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expression

[ik-spresh-uh n]
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noun
  1. the act of expressing or setting forth in words: the free expression of political opinions.
  2. a particular word, phrase, or form of words: old-fashioned expressions.
  3. the manner or form in which a thing is expressed in words; wording; phrasing: delicacy of expression.
  4. the power of expressing in words: joy beyond expression.
  5. indication of feeling, spirit, character, etc., as on the face, in the voice, or in artistic execution: the lyric expression embodied in his poetry.
  6. a look or intonation expressing personal reaction, feeling, etc.: a shocked expression.
  7. the quality or power of expressing an attitude, emotion, etc.: a face that lacks expression; to read with expression.
  8. the act of expressing or representing, as by symbols.
  9. Mathematics. a symbol or a combination of symbols representing a value, relation, or the like.
  10. Linguistics. the stylistic characteristics of an utterance (opposed to meaning).
  11. Linguistics. the system of verbal utterances specific to a language (opposed to content1).
  12. the act of expressing or pressing out.
  13. Computers. a combination of variables, constants, and functions linked by operation symbols and any required punctuation that describe a rule for calculating a value.
  14. Genetics.
    1. the action of a gene in the production of a protein or a phenotype.
    2. expressivity(def 2).
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Origin of expression

1425–75; late Middle English < Latin expressiōn- (stem of expressiō) a pressing out. See express, -ion
Related formsex·pres·sion·al, adjectiveex·pres·sion·less, adjectiveex·pres·sion·less·ly, adverbpre·ex·pres·sion, nounre·ex·pres·sion, nounsu·per·ex·pres·sion, noun

Synonyms

See more synonyms for expression on Thesaurus.com
1. utterance, declaration, assertion, statement. 2. term, idiom. See phrase. 3. language, diction, phraseology. 5. manifestation, sign. 6. aspect, air.
Dictionary.com Unabridged Based on the Random House Unabridged Dictionary, © Random House, Inc. 2018

Examples from the Web for expressional

Historical Examples

  • Expressional activities are increasing in Negro colleges but with few exceptions these are inadequate in scope and number.

    The Journal of Negro History, Volume 5, 1920

    Various

  • Yet it was these emotional, expressional women that Annabel Vyner naturally joined.

    I, Thou, and the Other One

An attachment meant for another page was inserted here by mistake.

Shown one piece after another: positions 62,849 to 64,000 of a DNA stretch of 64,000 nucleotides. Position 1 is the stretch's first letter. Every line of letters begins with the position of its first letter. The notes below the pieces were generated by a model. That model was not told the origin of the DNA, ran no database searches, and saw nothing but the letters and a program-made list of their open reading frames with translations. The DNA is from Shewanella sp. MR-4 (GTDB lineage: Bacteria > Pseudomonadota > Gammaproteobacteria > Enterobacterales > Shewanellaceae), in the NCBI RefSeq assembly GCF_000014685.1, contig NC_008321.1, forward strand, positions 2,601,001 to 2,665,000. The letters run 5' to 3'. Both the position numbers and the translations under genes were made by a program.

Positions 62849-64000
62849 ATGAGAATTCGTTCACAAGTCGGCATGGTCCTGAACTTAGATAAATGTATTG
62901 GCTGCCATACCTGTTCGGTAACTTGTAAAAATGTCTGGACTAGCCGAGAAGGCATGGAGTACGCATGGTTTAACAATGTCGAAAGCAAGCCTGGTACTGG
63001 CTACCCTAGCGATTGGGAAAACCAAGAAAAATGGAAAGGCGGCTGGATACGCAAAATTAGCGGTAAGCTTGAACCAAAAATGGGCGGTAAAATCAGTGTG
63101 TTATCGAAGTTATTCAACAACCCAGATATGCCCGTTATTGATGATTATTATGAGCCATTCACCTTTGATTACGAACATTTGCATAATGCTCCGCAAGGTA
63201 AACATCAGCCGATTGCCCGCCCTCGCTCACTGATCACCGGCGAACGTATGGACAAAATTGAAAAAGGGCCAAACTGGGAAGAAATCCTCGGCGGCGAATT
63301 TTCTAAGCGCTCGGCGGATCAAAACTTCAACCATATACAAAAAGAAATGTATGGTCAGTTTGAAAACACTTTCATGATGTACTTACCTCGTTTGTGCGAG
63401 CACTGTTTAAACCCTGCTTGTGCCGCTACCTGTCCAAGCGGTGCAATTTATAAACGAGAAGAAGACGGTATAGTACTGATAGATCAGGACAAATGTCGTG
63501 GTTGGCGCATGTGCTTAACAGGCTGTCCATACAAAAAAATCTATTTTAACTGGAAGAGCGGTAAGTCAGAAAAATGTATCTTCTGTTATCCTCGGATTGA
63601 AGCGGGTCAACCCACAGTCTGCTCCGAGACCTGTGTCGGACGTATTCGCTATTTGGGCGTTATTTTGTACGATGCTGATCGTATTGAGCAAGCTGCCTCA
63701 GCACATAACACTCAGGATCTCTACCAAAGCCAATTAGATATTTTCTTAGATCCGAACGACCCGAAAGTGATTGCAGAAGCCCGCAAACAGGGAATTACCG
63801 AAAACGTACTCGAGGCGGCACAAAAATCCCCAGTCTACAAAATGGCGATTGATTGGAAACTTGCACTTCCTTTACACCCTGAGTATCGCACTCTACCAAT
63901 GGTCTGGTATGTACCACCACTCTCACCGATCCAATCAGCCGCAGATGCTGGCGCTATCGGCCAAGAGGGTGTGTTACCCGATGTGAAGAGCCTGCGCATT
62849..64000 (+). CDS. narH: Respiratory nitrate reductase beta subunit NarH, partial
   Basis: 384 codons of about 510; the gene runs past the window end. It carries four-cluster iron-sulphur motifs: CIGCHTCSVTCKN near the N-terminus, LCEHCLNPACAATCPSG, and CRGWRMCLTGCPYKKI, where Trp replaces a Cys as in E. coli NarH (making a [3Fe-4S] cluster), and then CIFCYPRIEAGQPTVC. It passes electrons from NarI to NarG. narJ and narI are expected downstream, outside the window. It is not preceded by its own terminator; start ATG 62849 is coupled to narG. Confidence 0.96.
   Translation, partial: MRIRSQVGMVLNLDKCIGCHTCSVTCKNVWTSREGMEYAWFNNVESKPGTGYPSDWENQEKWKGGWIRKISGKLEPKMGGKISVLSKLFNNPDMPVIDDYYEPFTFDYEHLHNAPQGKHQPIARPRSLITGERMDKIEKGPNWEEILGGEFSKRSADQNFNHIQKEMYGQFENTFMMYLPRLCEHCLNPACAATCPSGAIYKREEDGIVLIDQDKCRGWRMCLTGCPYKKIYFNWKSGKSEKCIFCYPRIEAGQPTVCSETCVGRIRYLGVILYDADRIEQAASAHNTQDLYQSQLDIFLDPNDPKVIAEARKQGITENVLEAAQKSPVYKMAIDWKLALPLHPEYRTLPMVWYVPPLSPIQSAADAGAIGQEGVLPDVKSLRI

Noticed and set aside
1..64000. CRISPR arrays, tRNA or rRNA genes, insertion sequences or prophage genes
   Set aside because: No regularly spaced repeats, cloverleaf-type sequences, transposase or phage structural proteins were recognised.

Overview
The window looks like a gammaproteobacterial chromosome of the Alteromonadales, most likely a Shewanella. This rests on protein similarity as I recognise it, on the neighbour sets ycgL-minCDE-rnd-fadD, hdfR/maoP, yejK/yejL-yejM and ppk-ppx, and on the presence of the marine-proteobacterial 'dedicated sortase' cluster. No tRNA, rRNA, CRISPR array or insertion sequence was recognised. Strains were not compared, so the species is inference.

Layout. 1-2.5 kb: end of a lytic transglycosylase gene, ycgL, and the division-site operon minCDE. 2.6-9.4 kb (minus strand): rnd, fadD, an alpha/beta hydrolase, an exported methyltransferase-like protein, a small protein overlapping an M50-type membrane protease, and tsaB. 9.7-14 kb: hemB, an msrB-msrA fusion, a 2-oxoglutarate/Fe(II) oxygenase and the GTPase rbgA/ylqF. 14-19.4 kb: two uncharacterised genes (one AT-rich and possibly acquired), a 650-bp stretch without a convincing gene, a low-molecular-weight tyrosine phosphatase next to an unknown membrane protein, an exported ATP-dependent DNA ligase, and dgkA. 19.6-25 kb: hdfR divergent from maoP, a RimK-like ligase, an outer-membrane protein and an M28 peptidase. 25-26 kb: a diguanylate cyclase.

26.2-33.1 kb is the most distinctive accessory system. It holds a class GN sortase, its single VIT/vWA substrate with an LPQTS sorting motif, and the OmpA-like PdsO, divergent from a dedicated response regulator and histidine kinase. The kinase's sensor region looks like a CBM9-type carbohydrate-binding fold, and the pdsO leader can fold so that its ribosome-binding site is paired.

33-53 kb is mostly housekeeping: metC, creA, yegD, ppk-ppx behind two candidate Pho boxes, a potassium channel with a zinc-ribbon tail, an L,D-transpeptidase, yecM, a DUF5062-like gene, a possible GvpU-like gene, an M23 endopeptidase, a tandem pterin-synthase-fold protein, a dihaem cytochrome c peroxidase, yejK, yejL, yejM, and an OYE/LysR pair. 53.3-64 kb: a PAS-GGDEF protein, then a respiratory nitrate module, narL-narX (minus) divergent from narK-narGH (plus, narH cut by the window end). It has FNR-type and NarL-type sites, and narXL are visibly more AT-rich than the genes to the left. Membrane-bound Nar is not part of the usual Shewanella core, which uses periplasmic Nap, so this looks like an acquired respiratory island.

Amelia Edith Huddleston Barr

  • This powerful drawing, made within the last two years, is to be cited as a characteristic specimen of expressional art.

  • She stated that, all the formative and expressional as well as nearly all the visionary power is my friends.

  • The expressional impulse is not satisfied by the resonance which an occasional public, however sympathetic, is able to afford.


British Dictionary definitions for expressional

expression

noun
  1. the act or an instance of transforming ideas into words
  2. a manifestation of an emotion, feeling, etc, without wordstears are an expression of grief
  3. communication of emotion through music, painting, etc
  4. a look on the face that indicates mood or emotiona joyful expression
  5. the choice of words, phrases, syntax, intonation, etc, in communicating
  6. a particular phrase used conventionally to express somethinga dialect expression
  7. the act or process of forcing or squeezing out a liquid
  8. maths a variable, function, or some combination of constants, variables, or functions
  9. genetics the effect of a particular gene on the phenotype
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Derived Formsexpressional, adjectiveexpressionless, adjectiveexpressionlessly, adverb
Collins English Dictionary - Complete & Unabridged 2012 Digital Edition © William Collins Sons & Co. Ltd. 1979, 1986 © HarperCollins Publishers 1998, 2000, 2003, 2005, 2006, 2007, 2009, 2012

Word Origin and History for expressional

expression

n.

early 15c., "action of pressing out;" later (mid-15c.) "action of manifesting a feeling;" (late 15c.) "a putting into words," from Middle French expression (14c.), from Late Latin expressionem (nominative expressio), noun of action from past participle stem of exprimere (see express (v.)). Meaning "an action or creation that expresses feelings" is from 1620s. Of the face, from 1774. Occasionally the word also was used literally, for "the action of squeezing out."

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Online Etymology Dictionary, © 2010 Douglas Harper

expressional in Medicine

expression

(ĭk-sprĕshən)
n.
  1. The act of pressing or squeezing out.
  2. The outward manifestation of a mood or disposition by mobility of the facial features; facies.
  3. The phenotype manifested by a genotype under fixed environmental conditions.
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The American Heritage® Stedman's Medical Dictionary Copyright © 2002, 2001, 1995 by Houghton Mifflin Company. Published by Houghton Mifflin Company.